These programs are rapidly draining the Medicare Trust Fund. It is, however, critical that we increase fees to primary care physicians as has been repeatedly called for by the American College of Physicians. We cannot leave our elderly citizens without doctors while the health insurance and pharmaceutical industries flourish.
Medicare recipients should be aware of two new websites at the Medicare Rights Center, a national nonprofit consumer service organization that works to ensure access to affordable health care for older adults and people with disabilities through counseling and advocacy, educational programs, and public policy initiatives. Go to Medicare Interactive, and for more detailed information go to Asclepois. There are changes in the Medicare programs about which many of us are totally unaware, such as pending caps on physical therapy and occupational therapy.
I have previously discussed the excessive intensive care for the dying that increases costs of Medicare to an unsustainable level for those of us who would prefer to die peacefully in our own beds, surrounded by our loved ones, with our pain and discomfort relieved by compassionate hospice care. It is barbaric that we subject those for whom the handwriting is already on the wall to the tortures of multiple intubation, multiple intravenous lines, and isolation an ICU, rather than allowing them to die in peace and dignity with family and loved ones.
The United States is a unique culture which cannot accept or face death. James F. Drane, the retired Russel B. Roth professor of bioethics at Edinboro University of Pennsylvania, discusses this phonemenon in a recent op-ed in The Erie Times News. It would behoove the Obama Administration to include Dr. Drane in any pending panel instituted to review Medicare and its future.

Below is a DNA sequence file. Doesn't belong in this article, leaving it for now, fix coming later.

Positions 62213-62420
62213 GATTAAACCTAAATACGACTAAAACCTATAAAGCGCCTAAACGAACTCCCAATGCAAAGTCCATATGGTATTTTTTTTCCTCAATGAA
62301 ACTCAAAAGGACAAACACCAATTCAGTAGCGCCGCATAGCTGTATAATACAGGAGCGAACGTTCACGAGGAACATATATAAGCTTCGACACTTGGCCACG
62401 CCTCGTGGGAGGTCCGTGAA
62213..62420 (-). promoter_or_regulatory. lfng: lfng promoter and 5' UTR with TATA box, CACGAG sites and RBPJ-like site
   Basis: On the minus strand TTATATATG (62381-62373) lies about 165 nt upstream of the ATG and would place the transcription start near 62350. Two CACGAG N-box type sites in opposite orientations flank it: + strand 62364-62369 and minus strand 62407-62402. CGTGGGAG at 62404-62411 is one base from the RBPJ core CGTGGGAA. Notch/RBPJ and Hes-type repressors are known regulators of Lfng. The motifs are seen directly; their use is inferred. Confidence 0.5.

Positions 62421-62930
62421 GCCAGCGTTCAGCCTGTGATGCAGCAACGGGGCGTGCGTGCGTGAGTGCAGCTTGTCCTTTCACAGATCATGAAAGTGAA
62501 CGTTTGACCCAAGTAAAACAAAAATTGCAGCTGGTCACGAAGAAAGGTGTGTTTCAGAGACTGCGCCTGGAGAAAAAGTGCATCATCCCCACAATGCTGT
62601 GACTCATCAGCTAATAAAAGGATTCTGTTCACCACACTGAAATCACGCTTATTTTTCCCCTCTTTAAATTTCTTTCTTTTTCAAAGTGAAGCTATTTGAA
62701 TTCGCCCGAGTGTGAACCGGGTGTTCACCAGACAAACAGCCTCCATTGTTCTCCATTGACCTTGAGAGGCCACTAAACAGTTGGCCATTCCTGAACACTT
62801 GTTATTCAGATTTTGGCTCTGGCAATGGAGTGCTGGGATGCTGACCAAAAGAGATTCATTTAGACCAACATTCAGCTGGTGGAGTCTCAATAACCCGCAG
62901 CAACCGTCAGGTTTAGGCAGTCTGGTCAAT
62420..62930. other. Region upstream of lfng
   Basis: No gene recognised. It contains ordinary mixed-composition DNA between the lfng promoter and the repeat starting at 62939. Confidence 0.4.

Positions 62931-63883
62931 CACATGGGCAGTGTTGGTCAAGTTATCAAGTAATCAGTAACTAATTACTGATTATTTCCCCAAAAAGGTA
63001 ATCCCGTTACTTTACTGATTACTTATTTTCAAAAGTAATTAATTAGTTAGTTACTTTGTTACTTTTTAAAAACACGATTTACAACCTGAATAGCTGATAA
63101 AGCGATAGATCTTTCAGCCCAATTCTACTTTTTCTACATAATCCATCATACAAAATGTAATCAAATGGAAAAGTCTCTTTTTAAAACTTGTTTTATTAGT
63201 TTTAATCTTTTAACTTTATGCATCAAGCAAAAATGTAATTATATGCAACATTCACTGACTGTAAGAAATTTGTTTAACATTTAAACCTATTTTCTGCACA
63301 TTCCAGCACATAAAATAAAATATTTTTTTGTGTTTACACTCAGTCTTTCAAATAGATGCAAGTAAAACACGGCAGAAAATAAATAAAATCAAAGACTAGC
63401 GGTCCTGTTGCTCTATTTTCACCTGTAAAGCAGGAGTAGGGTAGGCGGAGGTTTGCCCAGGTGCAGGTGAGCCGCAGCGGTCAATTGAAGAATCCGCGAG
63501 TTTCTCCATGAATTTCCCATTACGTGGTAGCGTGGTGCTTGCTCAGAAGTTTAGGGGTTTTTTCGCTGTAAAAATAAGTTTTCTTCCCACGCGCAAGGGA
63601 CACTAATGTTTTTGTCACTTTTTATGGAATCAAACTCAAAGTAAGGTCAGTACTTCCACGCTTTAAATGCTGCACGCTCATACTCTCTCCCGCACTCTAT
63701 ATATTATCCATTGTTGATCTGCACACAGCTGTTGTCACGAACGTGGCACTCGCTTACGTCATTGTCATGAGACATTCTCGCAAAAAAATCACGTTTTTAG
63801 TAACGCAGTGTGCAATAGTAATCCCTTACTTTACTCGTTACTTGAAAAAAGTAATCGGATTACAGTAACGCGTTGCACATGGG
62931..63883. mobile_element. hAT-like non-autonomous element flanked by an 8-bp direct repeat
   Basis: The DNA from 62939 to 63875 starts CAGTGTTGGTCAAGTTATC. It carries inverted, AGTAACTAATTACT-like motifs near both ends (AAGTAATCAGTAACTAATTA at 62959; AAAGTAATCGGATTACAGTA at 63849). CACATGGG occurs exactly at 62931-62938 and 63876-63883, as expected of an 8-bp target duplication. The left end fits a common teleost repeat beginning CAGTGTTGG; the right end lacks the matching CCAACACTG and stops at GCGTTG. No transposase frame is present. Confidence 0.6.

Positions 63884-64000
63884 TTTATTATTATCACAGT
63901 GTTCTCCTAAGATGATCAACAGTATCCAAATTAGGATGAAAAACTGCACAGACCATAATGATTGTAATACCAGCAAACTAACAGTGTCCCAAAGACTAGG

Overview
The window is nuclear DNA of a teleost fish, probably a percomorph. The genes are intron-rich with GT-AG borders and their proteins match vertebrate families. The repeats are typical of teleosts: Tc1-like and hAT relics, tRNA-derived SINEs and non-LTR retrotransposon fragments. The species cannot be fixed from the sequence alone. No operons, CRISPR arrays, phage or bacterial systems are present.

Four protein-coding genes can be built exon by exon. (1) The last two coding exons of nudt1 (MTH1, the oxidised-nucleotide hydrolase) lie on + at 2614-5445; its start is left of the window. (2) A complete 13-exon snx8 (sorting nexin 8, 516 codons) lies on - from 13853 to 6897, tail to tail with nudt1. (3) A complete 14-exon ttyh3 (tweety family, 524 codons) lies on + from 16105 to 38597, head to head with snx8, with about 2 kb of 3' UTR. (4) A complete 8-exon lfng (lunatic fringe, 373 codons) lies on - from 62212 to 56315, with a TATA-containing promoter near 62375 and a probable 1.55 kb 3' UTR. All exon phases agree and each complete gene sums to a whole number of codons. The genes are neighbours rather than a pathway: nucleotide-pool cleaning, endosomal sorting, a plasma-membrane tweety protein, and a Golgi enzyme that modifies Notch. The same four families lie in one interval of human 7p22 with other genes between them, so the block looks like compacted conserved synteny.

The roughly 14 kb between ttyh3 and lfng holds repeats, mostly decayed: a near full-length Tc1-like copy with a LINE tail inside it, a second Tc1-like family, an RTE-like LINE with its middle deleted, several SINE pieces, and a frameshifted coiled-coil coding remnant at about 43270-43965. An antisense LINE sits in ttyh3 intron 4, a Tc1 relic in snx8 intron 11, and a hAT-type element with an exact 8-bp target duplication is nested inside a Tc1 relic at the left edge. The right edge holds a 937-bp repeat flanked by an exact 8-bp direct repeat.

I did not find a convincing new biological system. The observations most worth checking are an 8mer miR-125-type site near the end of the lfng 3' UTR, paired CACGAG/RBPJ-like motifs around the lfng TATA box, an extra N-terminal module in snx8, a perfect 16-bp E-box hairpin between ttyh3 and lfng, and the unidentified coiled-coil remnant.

I fear for our country’s future, especially when I read the recent poll of Republican thinking published by Daily Kos. If indeed the Democrats fail to reach the general public with messages based on truth and fulfilled by action, we are going to be faced with some very alarming situations in the not so distant future.
Whatever we do, we must act swiftly and without equivocation, because I fear that the effect of the Supreme Court’s decision on corporate contributions will become overwhelmingly evident come the fall elections of 2010.
[Dr. Stephen R. Keister, a regular contributor to The Rag Blog, lives in Erie, PA. He is a retired physician who is active in health care reform. His previous articles on The Rag Blog can be found here.]
In a response to a request from Rep Charlie Rangel, the CBO on 10/29/2009 indicated that repealing the antitrust exemption for health insurers “would have no significant effects on either the federal budget or the premiums that private insurers charged for health insurance.”
Please note that the link to the Medicare Rights Center’s newsletter, Asclepios, is incorrect. The URL for newsletter sign-up is the following: http://www.medicarerights.org/about-mrc/newsletter-signup.php
A socialized health care system based on the VA and the Indian Health Service models would also be a job creating program since it would require some 30,000 community-based health care centers across the United States thus creating well over 6 million good-paying, decent jobs and those employed would be doing meaningful work… combined with a very vigorous enfprcement of affirmative action in hiring this would go a long ways towards alleviating the racist poverty plaguing the inner cities of urban areas and that of Indian Reservations.
The money for such a socialized health care program can be found by ending these dirty imperialist wars and closing down the more the 800 U.S. military bases on foreign soil… of course, single-payer would also create many jobs but not as many as a full-fledged public health care system providing no-cost health care to the American people.